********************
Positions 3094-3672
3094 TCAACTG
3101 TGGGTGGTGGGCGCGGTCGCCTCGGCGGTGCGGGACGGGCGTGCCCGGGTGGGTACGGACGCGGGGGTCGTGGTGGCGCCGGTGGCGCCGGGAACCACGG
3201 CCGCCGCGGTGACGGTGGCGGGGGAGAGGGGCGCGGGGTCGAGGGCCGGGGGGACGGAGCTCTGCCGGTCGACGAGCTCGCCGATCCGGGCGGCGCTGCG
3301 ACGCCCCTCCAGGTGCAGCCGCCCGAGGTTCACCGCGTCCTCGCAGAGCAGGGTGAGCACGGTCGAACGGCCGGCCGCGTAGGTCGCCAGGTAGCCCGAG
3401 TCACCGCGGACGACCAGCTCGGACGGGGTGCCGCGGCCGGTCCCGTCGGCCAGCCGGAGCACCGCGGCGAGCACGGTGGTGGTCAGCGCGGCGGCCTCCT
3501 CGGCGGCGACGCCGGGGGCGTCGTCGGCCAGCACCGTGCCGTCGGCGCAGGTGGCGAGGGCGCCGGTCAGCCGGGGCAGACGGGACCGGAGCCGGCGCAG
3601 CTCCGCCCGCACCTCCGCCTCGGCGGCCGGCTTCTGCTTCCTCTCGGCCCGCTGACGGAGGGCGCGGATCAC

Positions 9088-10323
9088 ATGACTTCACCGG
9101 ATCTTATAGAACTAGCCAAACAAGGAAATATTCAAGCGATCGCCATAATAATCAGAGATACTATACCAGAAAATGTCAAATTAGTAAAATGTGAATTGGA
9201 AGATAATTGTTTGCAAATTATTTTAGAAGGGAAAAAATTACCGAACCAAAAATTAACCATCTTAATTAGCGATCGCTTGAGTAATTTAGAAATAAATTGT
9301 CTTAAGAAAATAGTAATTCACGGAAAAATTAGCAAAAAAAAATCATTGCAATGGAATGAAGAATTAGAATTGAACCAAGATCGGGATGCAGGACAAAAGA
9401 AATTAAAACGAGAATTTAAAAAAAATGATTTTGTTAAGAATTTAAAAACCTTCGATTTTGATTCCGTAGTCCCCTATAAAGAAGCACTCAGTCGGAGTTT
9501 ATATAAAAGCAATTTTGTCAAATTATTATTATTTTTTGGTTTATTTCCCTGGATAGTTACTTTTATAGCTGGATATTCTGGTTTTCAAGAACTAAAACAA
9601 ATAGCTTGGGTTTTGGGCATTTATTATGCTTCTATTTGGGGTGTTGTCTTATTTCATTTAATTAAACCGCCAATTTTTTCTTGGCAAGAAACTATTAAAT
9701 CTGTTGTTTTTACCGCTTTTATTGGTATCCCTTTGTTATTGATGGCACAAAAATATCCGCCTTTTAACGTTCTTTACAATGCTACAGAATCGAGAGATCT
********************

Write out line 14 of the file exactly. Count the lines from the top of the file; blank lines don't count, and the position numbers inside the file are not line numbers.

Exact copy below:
9401 AATTAAAACGAGAATTTAAAAAAAATGATTTTGTTAAGAATTTAAAAACCTTCGATTTTGATTCCGTAGTCCCCTATAAAGAAGCACTCAGTCGGAGTTT